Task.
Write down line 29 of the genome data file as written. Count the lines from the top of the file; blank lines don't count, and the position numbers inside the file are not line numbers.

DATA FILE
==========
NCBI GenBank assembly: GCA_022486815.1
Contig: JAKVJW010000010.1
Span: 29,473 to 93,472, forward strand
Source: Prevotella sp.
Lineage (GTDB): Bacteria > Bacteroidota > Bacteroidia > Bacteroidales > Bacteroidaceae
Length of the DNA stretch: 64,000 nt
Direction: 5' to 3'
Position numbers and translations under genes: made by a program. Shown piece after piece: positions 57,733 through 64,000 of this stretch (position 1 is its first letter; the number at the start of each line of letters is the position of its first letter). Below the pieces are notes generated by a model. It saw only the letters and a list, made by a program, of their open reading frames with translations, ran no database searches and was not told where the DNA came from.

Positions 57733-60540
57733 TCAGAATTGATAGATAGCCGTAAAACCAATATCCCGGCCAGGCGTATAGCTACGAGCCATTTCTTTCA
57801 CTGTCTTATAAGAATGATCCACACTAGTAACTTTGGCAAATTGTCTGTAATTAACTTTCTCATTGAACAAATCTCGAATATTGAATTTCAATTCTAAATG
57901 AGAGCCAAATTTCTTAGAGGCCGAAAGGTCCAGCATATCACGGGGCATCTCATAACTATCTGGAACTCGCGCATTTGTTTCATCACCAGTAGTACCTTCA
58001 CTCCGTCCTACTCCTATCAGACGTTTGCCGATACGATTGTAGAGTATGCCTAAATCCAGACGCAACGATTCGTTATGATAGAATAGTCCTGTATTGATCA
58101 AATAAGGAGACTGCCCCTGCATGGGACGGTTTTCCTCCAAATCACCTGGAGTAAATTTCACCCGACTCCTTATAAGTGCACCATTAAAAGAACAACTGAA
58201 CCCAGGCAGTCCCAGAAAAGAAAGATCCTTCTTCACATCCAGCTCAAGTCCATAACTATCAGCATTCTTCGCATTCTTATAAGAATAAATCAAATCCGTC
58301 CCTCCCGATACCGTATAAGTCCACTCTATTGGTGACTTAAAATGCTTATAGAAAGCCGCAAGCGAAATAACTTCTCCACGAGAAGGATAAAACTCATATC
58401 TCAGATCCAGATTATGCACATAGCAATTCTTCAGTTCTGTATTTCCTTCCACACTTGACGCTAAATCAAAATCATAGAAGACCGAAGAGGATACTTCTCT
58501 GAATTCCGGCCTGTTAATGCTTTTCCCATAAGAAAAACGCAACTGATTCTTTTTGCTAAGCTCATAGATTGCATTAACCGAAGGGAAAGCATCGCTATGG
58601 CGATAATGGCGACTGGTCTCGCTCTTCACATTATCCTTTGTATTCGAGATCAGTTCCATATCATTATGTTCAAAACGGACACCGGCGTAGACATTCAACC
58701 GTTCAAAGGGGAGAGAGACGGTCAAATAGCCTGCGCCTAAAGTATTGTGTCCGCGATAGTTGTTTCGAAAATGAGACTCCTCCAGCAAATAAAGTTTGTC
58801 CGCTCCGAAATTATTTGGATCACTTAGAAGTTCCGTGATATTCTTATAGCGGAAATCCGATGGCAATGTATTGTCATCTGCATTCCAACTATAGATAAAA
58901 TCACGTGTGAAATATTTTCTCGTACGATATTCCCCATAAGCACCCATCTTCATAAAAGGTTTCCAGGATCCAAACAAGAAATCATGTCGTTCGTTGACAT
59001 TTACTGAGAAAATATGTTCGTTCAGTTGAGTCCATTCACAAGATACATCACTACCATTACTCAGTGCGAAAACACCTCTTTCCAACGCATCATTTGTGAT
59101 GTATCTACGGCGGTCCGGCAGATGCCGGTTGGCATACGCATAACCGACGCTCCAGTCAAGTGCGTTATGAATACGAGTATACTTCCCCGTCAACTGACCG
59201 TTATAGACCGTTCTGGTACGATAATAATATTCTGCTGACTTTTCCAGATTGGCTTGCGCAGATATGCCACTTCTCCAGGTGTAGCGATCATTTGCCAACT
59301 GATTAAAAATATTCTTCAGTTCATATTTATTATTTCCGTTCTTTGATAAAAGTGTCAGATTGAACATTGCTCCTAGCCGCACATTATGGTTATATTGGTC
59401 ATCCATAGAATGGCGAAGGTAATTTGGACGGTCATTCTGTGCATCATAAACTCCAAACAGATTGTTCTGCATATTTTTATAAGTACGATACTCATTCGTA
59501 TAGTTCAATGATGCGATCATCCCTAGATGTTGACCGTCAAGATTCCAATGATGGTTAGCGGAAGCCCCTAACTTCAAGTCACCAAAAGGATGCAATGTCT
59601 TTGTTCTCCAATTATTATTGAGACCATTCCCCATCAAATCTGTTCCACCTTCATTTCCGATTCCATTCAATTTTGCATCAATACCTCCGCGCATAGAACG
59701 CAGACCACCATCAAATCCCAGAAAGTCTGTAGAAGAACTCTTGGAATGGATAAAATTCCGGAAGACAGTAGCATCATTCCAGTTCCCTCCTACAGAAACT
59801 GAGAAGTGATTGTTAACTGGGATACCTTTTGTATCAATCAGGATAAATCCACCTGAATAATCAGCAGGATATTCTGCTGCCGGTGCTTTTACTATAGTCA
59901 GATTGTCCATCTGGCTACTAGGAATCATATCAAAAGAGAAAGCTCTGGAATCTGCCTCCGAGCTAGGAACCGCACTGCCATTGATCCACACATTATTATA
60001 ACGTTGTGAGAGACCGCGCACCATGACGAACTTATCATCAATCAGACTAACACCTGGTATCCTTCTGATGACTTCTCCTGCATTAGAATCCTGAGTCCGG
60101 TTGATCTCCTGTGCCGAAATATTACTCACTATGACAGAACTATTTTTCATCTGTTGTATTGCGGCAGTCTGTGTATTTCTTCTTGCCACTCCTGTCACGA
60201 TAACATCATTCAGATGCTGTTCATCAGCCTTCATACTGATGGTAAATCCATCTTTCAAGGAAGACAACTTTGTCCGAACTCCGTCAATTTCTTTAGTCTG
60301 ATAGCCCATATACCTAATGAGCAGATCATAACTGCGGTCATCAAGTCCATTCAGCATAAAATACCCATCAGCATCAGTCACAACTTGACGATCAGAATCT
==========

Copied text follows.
59601 TTGTTCTCCAATTATTATTGAGACCATTCCCCATCAAATCTGTTCCACCTTCATTTCCGATTCCATTCAATTTTGCATCAATACCTCCGCGCATAGAACG